This Act is the origin of the refugee problems and the looming danger of statelessness for Lhotshampas. The  National Law, 1958 prescribed 'fatherhood' as the criteria for granting citizenship-which is normal. But the new Act repealed the previous citizenship law and prescribed 'parenthood' as the sole criteria for grant of citizenship by birth, thus denying citizenship to anyone whose mother was married from outside the country, even if the mother was granted citizenship according to previous law. Since the Act was given a retrospective implementation of 1958, all children born of  a marriage between a Bhutanese father and a non-Bhutanese mother, between 1958 to 1988 were declared non-citizens and so-called 'illegal’  and 'economic migrants'. The National Assembly in1988 confirmed 14,442 marriages between a Bhutanese citizen and a non-citizen during last twenty years. The number was too insignificant for the government to grant citizenship rights.


Article 3 of the Act codified a new basis for granting citizenship - a proof of residence in Bhutan since before December 31, 1958 was required. It says that “ A person permanently domiciled in Bhutan on or before 31st December, 1958, and, whose name is registered in the census register maintained by the Ministry of Home Affairs shall be deemed to be a citizen of Bhutan by registration”. The government subsequently brought all Lhotshampas under the purview of citizenship by registration only. They were considered citizens by registration and not by birth, even though they were born and reared in Bhutan since the 17th century much before the establishment of the current ruling Wangchuchk dynasty in 1907 and granted citizenship by previous laws.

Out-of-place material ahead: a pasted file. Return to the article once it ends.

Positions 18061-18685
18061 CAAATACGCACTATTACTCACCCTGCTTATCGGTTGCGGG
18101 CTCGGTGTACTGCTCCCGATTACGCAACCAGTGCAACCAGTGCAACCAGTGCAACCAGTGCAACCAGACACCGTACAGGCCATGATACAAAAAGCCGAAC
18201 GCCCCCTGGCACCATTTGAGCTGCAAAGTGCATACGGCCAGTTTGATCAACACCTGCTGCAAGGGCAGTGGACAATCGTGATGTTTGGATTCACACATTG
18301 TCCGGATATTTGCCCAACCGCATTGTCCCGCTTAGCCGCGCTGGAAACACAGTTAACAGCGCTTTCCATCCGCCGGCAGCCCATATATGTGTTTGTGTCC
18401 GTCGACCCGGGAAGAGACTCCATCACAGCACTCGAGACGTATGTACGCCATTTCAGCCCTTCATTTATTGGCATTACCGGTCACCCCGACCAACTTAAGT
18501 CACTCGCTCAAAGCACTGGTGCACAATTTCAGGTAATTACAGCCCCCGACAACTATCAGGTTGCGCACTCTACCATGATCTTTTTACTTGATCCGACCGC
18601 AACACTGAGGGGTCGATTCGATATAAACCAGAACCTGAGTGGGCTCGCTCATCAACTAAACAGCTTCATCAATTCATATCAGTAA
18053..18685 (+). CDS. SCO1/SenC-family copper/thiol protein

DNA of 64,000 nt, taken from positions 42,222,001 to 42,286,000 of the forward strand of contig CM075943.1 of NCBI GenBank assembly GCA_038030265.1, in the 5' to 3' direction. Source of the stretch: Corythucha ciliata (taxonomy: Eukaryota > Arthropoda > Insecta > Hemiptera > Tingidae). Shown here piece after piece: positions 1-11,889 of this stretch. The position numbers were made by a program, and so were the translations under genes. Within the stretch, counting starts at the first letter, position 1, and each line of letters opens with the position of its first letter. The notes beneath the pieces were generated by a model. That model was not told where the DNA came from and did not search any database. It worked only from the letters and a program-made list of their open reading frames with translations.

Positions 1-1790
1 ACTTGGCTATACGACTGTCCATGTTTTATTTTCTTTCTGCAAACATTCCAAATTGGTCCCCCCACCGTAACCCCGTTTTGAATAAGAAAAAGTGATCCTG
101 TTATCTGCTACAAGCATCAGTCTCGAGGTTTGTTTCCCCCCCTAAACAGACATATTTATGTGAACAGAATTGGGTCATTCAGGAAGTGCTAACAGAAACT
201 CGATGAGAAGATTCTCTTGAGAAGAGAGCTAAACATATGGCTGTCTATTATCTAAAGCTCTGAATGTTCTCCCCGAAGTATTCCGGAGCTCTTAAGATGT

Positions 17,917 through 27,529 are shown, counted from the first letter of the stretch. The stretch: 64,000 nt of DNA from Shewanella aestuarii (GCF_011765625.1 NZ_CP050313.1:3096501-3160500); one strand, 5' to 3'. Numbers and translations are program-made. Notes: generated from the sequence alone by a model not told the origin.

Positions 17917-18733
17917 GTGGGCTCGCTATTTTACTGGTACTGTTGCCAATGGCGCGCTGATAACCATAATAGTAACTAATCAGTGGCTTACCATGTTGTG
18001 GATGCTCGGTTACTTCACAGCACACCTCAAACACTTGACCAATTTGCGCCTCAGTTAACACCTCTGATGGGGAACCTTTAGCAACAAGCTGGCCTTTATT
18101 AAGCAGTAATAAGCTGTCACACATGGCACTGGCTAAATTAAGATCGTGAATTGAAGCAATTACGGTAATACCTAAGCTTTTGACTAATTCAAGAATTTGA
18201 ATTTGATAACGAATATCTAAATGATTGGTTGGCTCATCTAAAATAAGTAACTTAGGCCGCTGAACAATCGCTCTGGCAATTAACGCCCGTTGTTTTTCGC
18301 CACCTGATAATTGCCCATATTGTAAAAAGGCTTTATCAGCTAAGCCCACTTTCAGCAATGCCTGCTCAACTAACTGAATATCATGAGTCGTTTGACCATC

The Act arbitrarily imposes an impossible burden upon the Lhotshampas of providing the documentary evidence of their presence in Bhutan on 31 December, 1958, while the other ethnic groups did not have to prove anything  to retain their citizenship. The government insisted on production of  documents such as land tax receipts only of 1958. Documents  of earlier years including the citizenship certificates issued on the basis of previous laws were arbitrarily rejected. The proper census record maintained by Chief District Officer were arbitrarily rejected. The government was fully aware  that the requirements of the new Act just did not exist then in Bhutan and that most of the Lhotshampas would not be able to  fulfil them. The Act demands that the person concerned must prove that his name was registered in the census register, though the register was maintained by the government. The government demand is not only ridiculous but totally unjustified since, the Council of Ministers including the Ministry of Home responsible for maintaining the census register was itself created in 1968. The enumeration in the census record was started only in 1972.